Elizabeth Enright, originally trained as an illustrator, won a Newbery Medal for her novel Thimble Summer (1938), the story of nine-year-old tomboy Garnet Linden and her experiences growing up on a Wisconsin farm during a hot, Depression-era summer. The title of this work refers to the main character’s discovery of a thimble in a stream; Garnet views her find as a good omen, and this attitude contributes the same optimism to Thimble Summer that is found in Enright’s later works. Garnet’s story also features the stable, single-parent family found in Enright’s other novels and that is, in fact, a part of the author’s own biography.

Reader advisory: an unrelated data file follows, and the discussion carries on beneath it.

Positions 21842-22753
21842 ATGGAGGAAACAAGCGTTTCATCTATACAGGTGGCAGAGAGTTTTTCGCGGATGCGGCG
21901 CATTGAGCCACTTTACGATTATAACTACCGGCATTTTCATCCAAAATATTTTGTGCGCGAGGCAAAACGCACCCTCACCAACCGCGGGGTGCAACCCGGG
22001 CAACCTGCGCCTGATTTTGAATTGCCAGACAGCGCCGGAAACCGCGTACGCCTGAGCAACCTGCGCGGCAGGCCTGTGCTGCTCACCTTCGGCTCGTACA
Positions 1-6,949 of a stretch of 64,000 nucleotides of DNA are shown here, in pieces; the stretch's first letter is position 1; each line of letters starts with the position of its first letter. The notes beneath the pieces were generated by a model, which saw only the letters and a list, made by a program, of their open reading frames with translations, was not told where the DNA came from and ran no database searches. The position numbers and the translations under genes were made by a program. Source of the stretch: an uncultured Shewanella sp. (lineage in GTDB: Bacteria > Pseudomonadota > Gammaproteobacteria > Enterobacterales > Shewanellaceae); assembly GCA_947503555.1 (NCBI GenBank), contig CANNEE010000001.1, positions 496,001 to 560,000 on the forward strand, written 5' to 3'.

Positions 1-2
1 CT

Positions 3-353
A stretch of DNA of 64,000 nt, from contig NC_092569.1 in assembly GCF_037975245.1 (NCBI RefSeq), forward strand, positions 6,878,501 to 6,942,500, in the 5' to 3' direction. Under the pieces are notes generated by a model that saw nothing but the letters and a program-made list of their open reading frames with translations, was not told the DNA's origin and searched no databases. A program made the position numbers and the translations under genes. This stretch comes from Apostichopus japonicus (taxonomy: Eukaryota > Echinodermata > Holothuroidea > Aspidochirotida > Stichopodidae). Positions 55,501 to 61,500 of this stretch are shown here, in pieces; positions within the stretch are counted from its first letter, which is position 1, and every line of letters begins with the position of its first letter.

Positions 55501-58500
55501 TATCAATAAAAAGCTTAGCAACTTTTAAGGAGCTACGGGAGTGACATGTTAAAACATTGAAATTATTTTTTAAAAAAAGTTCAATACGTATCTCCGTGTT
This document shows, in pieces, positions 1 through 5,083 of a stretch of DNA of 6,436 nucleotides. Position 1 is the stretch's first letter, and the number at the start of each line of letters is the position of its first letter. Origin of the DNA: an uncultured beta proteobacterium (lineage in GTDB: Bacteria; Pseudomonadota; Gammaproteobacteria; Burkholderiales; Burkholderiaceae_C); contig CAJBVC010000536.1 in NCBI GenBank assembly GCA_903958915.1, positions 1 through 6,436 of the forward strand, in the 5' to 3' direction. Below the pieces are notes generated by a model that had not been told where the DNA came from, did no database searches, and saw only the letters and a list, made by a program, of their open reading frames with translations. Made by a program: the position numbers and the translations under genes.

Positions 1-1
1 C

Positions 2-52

The Saturdays is the first novel in a series of four about the Melendy family. In The Four-Story Mistake (1942), the family moves from their Manhattan home to the country, an experience that also mirrors the author’s own childhood. Then There Were Five (1944) tells of the addition of a new Melendy family member, and Spiderweb for Two: A Melendy Maze (1951) finds Randy and Oliver pursuing a mysterious scavenger hunt after the older children leave for boarding school. Later, Enright introduced another family, the Blakes, in her novels Gone-Away Lake (1957) and Return to Gone-Away (1961).